Autobiography Essay Essay Example for Free

Autobiography Essay Essay Many people in today’s society think just because I am a young lady I have an easy fun filled life. Well, that is not true. Life has many ups and downs but it is up to us whether we want it to be a successful one or not. Life is filled with obstacles for us to overcome no matter how tragic. Back in 2009, the most unexpected tragedy I thought that would never happen occurred. My grandfather died in September and my grandmother died in December. It was a hard and difficult time for me because they both died within a matter of four months apart from each other. Another incident occurred that was almost fatal. My brother was involved in a car accident in Kemp Road last year May. The accident was so horrific, the right side of his body was paralyzed. He had to do therapy at Doctors Hospital so he could drive and walk properly again. Sometime in everyone’s life, they are either nervous or scared to take an examination. I had my experience of nervousness when I had to take my national examination. In the Bahamas, the national examination is a test students would have to take for the Bahamas General Certificate of Secondary Education (B.G.C.S.E.) or the Bahamas Junior Certificate (B.J.C.). The exam I had to take was Music which consists of theory and a practical exam. Theory means to listen to a musical piece and answer questions about it and practical means to play a musical piece. When it was my turn to perform my musical piece, I panicked but I tried my best to keep calm. Yes, millions of butterflies were in my stomach just like any other person would have before a big exam like that one. As I played my piece, the millions of butterflies I was experiencing were decreasing by each note I played. By the time as I finished playing my piece, I was confident I passed and I did with a B. One of my greatest successes I achieved in my life is graduating from Aquinas College Catholic High School and receiving my diploma. I was very  satisfied with my accomplishment and achievement and made my parents proud. My other success in life is obtaining my driver’s license. For a teenager, having your license is a big deal because it is one step closer to freedom. Most persons could not say they have their first godchild until the age of 30, but I had the privilege of having my first godchild at the age of 16. Her name is Danielle Rigby and she is my pride and joy. Some other successes in my life are cooking and playing the flute from the age of 10, playing my clarinet from the age of 15 and being accepted into the great Bethune Cookman University. Some of the Bahamian dishes I can make are curry chicken and white rice, friend plankton, potato salad, BBQ ribs, minced lobster and many more. I have been playing the flute for nine years and counting, and I treat it just like a young baby. My future goals and aspirations are to graduate from college with honors, obtain a career where I can prove I am worth being there by working to the best of my ability and having a family of my own someday. All of these things I went through to become the young lady I am today. This is my life, my story. Autobiography Essay. (2016, Apr 24).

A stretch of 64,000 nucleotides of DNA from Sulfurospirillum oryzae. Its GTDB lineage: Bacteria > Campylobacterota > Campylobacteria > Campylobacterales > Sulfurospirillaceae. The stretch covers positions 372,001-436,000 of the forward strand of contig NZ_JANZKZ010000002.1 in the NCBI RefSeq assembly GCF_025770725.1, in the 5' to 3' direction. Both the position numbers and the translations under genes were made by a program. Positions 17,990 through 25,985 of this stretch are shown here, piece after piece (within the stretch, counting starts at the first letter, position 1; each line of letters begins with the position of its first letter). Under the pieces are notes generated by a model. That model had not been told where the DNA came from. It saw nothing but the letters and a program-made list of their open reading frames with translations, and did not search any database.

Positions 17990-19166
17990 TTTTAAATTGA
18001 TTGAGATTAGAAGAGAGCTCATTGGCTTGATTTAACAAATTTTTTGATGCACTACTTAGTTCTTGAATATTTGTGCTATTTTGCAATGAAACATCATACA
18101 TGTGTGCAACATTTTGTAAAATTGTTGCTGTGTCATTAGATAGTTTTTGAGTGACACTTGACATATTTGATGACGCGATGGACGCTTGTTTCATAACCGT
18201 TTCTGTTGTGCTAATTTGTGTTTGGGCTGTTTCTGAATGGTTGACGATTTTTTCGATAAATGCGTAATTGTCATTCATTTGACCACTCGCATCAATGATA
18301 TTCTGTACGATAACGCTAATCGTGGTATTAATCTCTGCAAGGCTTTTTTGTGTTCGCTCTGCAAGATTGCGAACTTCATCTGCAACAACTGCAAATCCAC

How does Starbuck or IKEA create the customer experience in their Essay